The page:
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National Environmental Law

Weiweik Awiati, Indonesian Centre for Environmental Law (ICEL)

 

This discussion will focus upon the Indonesian experience in the field of environmental law. This discussion can be seen as a warning to other countries such as East Timor in the field of environmental law and the environment in general, to not repeat the mistakes of Indonesia in the environmental sphere.

I will also propose several measures which I believe can be used to prevent the same problems that occurred in Indonesia from occurring in East Timor. 

 

Currently Indonesian laws and transitional regulations are in place in East Timor.

 

Indonesian National Environmental Law involves:

· General Environmental Law (GEL);

· Sectoral Environmental Law (SEL);

· Environmental Conventions that have been ratified.

 

General Environmental Law at the current time in Indonesia includes:

 

Sectoral Environmental Law includes:

 

Problems with Indonesian environmental law

There are a number of problems associated with Indonesian environmental law.  These include problems with the legislation itself, as well as inadequate implementation and enforcement. 

 

In terms of the legislation, there are inconsistencies between GEL and SEL.  A further problem is that both GEL and SEL are very centralised, and their legal mandate has not yet been devolved to local areas.

 

The record of implementation and enforcement of environmental laws in Indonesia is poor.  This is due to the inadequate human resources capacity of environmental investigators and supervisors, and a limited budget for program implementation.

 

Further factors that result in poor implementation and enforcement of environmental laws include:

-         capacity and effectiveness of civil society in carrying out the function of public control is weak, this involves NGO’s, institutions of higher learning, the mass media, and society;

-         bureaucracies lacking in integrity, responsiveness and professionalism;

-         questionable capacity of the government (both central and district) to implement transparency, public participation and accountability in management of public natural resources;

-         the independence of the judiciary must be struggled for;

-         the districts do not yet possess enforcement and adherence strategies (there should be a multi-approach process).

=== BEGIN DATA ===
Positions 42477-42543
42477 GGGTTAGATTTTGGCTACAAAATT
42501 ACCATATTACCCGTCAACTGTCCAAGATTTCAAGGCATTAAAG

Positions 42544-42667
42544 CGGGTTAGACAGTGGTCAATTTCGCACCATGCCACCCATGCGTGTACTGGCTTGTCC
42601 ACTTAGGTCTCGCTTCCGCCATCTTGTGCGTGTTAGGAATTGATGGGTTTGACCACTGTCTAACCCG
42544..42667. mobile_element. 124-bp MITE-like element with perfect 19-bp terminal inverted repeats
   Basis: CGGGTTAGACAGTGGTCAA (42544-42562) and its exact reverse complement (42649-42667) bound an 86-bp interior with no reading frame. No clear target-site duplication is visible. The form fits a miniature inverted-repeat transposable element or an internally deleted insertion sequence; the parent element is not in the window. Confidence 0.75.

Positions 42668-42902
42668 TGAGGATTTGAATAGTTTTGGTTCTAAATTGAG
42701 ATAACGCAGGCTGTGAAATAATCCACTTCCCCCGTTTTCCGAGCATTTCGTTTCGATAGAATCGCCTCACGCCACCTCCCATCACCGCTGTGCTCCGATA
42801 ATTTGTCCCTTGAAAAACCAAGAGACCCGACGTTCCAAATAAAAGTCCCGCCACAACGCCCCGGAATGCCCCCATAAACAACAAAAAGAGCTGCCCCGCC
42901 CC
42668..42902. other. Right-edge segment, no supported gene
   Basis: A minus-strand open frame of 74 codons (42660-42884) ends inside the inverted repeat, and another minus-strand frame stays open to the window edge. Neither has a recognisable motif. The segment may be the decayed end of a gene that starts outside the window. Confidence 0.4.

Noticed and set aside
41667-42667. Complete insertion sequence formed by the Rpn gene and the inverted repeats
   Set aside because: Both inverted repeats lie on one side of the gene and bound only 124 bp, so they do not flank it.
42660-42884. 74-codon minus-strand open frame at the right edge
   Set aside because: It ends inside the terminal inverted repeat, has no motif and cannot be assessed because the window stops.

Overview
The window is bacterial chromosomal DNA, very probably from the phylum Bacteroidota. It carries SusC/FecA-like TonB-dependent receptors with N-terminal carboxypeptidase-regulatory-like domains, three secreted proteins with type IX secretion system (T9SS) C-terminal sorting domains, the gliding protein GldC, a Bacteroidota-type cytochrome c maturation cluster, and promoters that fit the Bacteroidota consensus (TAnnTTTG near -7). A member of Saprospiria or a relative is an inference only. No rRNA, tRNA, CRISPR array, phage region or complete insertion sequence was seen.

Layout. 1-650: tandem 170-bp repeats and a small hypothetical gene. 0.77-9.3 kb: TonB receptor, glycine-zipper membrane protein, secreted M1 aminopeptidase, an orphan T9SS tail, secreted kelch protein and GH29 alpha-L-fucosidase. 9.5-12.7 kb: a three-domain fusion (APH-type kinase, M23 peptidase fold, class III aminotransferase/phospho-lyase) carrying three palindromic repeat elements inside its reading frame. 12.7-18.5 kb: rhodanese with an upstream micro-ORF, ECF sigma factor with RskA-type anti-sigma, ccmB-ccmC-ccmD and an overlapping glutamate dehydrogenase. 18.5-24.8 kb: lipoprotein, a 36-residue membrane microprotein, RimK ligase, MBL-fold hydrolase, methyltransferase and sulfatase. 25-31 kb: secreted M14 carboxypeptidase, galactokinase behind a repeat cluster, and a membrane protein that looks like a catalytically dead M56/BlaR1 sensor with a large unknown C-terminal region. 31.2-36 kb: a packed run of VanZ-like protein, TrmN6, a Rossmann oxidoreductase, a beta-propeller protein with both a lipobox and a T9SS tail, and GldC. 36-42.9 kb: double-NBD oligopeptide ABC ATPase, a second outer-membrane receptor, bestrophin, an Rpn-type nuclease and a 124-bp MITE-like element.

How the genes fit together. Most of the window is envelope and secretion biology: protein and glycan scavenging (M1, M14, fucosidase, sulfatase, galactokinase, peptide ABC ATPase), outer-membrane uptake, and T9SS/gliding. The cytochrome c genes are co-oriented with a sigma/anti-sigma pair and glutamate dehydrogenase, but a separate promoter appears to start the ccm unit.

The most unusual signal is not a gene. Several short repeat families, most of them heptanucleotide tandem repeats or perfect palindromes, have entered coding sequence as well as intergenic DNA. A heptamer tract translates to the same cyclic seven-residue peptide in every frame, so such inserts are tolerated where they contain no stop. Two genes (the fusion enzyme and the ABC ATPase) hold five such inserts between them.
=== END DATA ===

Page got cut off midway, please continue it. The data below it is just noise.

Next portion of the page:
Other significant problems associated with environmental laws in Indonesia are:

-         lack of political will in the development paradigm in supporting measures for the protection of ecosystems;

-         lack of a solid legal framework that supports the concept of environmental sustainable development;

-         no conflict resolution mechanism.

 

Criteria for legislative good governance

The following points address criteria for legislative good governance;

1.      Empowerment, community participation and public access to information

2.      Transparency

3.      Democratic decentralisation

4.      Recognition of the limited carrying capacity of ecosystems, and the importance of protecting them

5.      Recognition of the rights of indigenous/local people

6.      Consistency and harmony

7.      Clarity

8.      Enforceability

 

The prerequisites for good governance are outlined below:          

  1. Effective representative system;
  2. Independent judiciary that is professional, and free from interference/ corruption from the executive;
  3. A government apparatus (bureaucracy) that is professional with strong integrity;
  4. A strong civil society that is able to carry out the role of public watchdog and apply pressure;
  5. Decentralisation and strong local representation, that is supported by a strong local civil society;
  6. Conflict resolution mechanisms.

 

The realisation of environmental governance can be measured in several ways:

 

  1. The extent to which the Constitution includes rights related to ecological sustainability and protection of the environment;
  2. The extent to which we want to and are able to translate into national policy the sustainable development principles that are incorporated in a number of international declarations, charters and conventions;
  3. The extent to which environmental management institutions have effective and efficient operating structures;
  4. The extent to which the community is involved in management of the environment and natural resources;
  5. The extent to which are we able to follow up neglected environmental cases;

6.   The extent to which the environmental budget is allocated    

      equitably.